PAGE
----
Which Are More Legible: Serif or Sans Serif Typefaces?

Introduction

An argument has been raging for decades within the scientific and typographic communities on what seems a very insignificant issue: Do serifs contribute to the legibility of typefaces, and by definition, are sans serif typefaces less legible? To date, no one has managed to provide a conclusive answer to this issue.

Part 1 provides typographical definitions.

Part 2 reviews the evidence for and against the legibility of serif and sans serif typefaces.

1. Definitions

Legibility vs. readability

Legibility is concerned with the very fine details of typeface design, and in an operational context this usually means the ability to recognise individual letters or words. Readability however concerns the optimum arrangement and layout of whole bodies of text:

"An illegible type, set it how you will, cannot be made readable. But the most legible of types can be made unreadable if it is set to too wide a measure, or in too large or too small a size for a particular purpose". ( Dowding 1957, p.5; in Lund, 1999 )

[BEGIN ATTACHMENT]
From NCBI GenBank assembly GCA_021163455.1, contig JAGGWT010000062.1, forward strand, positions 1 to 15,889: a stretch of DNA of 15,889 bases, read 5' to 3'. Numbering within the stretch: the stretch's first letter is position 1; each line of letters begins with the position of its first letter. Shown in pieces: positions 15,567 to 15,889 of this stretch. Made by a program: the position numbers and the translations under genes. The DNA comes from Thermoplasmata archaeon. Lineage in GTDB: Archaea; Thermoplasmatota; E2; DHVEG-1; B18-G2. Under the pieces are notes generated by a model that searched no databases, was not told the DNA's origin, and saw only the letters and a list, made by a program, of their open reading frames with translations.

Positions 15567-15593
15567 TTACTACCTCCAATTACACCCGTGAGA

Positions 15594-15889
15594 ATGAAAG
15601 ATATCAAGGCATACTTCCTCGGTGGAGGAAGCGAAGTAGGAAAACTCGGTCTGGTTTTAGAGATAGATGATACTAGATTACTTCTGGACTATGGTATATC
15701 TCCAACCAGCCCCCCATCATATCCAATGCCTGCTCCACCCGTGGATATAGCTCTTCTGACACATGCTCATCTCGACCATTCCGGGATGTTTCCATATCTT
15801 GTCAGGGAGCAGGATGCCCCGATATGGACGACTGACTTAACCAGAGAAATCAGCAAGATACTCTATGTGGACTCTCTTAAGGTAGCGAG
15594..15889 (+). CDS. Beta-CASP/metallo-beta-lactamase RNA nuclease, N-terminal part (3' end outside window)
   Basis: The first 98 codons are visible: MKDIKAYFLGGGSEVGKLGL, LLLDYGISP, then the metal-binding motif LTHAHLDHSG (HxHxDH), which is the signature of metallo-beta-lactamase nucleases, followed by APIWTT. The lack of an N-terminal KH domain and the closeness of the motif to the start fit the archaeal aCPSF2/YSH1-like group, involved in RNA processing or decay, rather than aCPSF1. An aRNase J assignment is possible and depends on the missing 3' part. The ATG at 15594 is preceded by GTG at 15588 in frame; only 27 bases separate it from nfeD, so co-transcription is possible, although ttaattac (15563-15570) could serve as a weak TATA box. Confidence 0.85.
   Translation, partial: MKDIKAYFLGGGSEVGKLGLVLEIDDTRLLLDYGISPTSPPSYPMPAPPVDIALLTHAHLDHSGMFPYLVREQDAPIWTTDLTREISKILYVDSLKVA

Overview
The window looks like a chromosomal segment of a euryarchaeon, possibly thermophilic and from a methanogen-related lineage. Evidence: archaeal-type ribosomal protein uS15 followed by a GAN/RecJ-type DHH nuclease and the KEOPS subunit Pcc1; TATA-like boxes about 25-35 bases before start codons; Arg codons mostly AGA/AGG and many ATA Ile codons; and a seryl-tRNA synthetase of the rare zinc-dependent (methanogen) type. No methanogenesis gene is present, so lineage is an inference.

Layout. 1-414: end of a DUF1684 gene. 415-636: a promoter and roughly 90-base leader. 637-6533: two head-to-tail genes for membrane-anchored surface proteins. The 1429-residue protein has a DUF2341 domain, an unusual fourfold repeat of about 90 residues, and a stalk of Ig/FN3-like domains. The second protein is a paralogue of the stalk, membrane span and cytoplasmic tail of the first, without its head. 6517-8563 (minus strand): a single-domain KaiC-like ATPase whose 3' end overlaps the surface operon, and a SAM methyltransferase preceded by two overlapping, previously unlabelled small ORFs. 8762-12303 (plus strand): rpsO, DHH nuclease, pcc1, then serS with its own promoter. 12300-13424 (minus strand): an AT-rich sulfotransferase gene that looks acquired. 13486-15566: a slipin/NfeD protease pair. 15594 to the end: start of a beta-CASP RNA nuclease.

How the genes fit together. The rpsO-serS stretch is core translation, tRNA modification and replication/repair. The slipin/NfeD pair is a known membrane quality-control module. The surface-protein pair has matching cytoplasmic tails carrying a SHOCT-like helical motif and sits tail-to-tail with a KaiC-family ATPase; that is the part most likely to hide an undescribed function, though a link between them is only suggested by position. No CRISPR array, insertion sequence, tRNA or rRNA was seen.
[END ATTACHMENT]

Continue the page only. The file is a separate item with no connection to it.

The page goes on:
Typographical features

There are many elements in the design of a typeface which can contribute to its legibility.

Serif / Sans Serif

"Serifs" are the small finishing strokes on the end of a character. "Sans serif" fonts do not have these small finishing strokes.

Figure 1
Examples of serif and sans serif letters

Examples of serif and sans serif letters

Point size

Point size is perhaps the element most used to describe the legibility of a type face, but it can also be the most deceptive. Point size is a legacy from the letterpress system, where each letter is held on a small metal block. The point size actually refers to the size of this metal block, and not the actual size of the letter. The letter does not have to take up the full area of the block face, so two fonts with the same nominal point size can quite easily have different actual sizes. ( Bix, 2002)

Figure 2
The difference between point size and actual letter size (Image © Bix, 2002 )

'Point size' refers to the block of metal that letters were mounted on in letterpress system, and can be bigger than the letter itself

X-height

X-height refers to the height of the lower case "x" in a typeface. It is often a better indicator of the apparent size of a typeface than point size ( Poulton, 1972 ; Bix, 2002 ).

Figure 3
X-height

X-height for Arial is higher than that for Times New Roman at the same point size

Counters

Counters are the "negative spaces" inside a character. They are also good indicators of the actual size of the type.

Figure 4
Counters

Arial Black has a smaller counter size than that of Arial

Ascenders and descenders